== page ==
In contrast, Crane writes in "The Draconic Chart", p.258:

>> "The authentic spiritual Self (HELIOCENTRIC) manifests through the incarnate personality (GEOCENTRIC) with a Role to play (SIDEREAL), Karma to resolve (DRACONIC) and a body/new identity (TROPICAL) to work through, master, and learn from..."

The specific difficulty here is knowing just what is being referred to by "spiritual Self", "incarnate personality", "Role" and "Karma". Perhaps "incarnate personality" means basically the everyday obervable person, but the other terms are decidedly obscure. It is not enough to say, well, use those other horoscopes and you'll soon see what they mean, because then those terms get their definition exclusively from the horoscopes involved. Which is effectively Humpty-Dumpty's position about the meaning of words in Alice in Wonderland. It also has the corollary that "if it walks like a duck, and quacks like a duck", there is no conceivable way it could be other than a duck (even when it is actually a swan which sounds like a duck because of artificial imprinting).

If you want to pursue Crane's astrological ideas, I should warn you that you may find, as I and others do, her exposition exasperatingly metaphysical - to the extent that it is unclear whether the intended exercise is to describe her astrology to others or to validating her metaphysics for herself. Nevertheless "The Draconic Chart" advances two clear and definite proposals concerning the draconic zodiac, which I think are valuable, if albeit not widely accepted (probably due to unfamiliarity with the terrain). Perhaps here would be a better place to start a study of multi-zodiac astrology, say by adding Draconic Sun and Moon into the usual horoscope that you use, and seeing whether the additional description these "mystery objects" (as they will be in a tropical or sidereal chart) provide adds anyhing more to the accuracy of a chart reading.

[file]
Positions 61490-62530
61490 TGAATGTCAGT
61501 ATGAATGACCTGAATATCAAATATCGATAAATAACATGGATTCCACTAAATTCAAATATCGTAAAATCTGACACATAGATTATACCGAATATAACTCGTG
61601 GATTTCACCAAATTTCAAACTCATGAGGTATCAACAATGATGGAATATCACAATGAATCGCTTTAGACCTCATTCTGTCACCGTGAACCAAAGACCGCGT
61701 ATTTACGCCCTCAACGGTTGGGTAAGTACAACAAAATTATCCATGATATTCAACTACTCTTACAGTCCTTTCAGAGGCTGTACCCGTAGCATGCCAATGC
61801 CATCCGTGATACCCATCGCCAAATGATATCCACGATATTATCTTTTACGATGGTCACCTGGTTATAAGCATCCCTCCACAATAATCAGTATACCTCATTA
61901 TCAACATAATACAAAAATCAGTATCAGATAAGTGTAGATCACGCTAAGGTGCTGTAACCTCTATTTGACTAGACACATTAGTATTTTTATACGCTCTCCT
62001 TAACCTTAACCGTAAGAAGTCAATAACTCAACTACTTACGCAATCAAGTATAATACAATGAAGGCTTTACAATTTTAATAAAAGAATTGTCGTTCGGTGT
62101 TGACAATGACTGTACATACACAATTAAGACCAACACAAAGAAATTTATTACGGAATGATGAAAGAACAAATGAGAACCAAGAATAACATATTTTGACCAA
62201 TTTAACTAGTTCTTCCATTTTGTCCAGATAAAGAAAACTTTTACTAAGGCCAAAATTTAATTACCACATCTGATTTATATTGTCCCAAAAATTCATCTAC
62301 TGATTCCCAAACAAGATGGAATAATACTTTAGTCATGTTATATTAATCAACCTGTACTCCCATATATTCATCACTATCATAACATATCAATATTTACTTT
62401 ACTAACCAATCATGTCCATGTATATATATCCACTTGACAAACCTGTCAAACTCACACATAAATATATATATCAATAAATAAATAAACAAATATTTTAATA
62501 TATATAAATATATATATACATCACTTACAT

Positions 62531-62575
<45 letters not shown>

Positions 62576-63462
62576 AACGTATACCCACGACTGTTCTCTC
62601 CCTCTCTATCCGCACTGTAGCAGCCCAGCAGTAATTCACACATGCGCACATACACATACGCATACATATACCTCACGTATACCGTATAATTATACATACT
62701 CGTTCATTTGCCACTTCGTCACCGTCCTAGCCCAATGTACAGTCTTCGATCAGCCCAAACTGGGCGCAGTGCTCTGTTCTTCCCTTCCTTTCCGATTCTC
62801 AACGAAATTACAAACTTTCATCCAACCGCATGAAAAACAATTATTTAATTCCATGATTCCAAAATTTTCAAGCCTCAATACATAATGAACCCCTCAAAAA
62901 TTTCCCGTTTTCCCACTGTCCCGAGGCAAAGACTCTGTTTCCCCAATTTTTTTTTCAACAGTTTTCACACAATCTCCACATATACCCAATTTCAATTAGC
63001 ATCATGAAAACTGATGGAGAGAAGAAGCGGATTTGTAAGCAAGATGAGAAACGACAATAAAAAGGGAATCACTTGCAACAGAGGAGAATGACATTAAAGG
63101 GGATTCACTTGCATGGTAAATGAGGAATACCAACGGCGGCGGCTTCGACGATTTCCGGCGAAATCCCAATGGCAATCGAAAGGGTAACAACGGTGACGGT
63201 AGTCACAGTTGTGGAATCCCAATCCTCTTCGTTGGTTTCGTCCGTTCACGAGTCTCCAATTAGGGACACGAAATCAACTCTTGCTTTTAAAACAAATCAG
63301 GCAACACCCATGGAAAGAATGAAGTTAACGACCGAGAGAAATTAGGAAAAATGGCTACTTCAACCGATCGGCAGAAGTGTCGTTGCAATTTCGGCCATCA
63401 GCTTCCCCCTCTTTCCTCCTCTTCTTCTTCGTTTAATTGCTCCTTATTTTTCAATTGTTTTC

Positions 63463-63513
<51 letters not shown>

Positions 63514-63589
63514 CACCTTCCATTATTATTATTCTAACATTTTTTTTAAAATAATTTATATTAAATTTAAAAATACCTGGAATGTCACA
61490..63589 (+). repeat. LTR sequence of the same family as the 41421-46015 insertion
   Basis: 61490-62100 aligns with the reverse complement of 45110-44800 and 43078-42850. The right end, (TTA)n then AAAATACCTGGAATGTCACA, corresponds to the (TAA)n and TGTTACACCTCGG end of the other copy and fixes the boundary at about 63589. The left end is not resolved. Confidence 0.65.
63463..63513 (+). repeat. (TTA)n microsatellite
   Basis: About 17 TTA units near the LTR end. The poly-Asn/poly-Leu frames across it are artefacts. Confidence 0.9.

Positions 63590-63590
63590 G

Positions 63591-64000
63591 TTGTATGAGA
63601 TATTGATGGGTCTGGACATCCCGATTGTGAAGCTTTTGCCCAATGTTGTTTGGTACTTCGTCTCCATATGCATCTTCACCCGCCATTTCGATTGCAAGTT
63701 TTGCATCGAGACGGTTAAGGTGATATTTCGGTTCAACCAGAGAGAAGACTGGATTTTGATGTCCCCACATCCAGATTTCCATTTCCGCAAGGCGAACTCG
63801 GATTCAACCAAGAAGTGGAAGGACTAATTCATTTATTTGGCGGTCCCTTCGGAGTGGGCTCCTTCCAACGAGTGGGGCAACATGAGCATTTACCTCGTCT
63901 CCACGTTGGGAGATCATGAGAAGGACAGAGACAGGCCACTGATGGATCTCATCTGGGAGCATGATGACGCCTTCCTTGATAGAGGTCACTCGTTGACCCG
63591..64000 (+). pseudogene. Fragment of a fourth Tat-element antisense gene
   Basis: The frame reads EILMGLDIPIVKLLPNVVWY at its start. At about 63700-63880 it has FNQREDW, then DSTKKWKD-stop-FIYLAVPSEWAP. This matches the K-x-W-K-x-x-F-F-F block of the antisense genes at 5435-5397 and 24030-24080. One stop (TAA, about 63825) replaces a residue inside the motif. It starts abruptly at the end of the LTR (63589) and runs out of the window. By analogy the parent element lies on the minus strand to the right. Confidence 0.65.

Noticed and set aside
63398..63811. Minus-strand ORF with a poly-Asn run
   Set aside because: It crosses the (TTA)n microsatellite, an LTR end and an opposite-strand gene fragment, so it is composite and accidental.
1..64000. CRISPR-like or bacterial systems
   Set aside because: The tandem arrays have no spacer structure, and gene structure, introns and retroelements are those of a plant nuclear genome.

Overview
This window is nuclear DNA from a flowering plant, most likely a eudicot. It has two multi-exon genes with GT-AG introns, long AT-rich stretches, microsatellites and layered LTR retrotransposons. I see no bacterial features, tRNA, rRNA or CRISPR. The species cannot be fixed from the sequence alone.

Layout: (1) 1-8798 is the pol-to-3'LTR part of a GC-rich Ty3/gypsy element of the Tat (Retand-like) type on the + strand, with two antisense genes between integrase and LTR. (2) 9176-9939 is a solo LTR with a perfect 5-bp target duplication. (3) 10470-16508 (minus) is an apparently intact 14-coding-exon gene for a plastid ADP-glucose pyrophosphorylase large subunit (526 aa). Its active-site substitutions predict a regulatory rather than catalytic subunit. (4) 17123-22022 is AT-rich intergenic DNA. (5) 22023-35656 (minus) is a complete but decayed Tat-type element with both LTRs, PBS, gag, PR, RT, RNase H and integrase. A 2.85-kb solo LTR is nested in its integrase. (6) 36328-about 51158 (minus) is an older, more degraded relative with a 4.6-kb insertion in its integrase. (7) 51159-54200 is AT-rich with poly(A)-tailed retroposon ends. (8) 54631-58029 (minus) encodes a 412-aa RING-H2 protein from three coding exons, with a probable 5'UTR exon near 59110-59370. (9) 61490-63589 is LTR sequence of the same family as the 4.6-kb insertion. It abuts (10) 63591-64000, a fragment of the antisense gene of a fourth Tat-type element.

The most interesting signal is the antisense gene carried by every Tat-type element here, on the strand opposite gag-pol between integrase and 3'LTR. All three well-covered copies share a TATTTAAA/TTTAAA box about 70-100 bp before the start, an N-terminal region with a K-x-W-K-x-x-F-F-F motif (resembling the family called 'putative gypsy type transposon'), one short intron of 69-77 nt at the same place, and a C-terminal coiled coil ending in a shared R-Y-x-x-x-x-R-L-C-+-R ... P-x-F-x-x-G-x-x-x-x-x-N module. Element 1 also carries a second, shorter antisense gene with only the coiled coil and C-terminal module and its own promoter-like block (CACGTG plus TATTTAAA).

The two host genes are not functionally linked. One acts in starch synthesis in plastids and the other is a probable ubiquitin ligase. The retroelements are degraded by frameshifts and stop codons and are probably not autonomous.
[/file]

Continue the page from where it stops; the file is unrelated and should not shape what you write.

I use Draconic Sun and Moon as a matter of routine in a tropical topocentric (!) chart for nativities (but not because of Crane's work, I have to say).
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Posted: Mon Jan 09, 2006 10:45 am    Post subject: Reply with quote

Hi Coder, thanks for the info, very interesting. I'll try to add a Draconic Sun and Moon like you've suggested.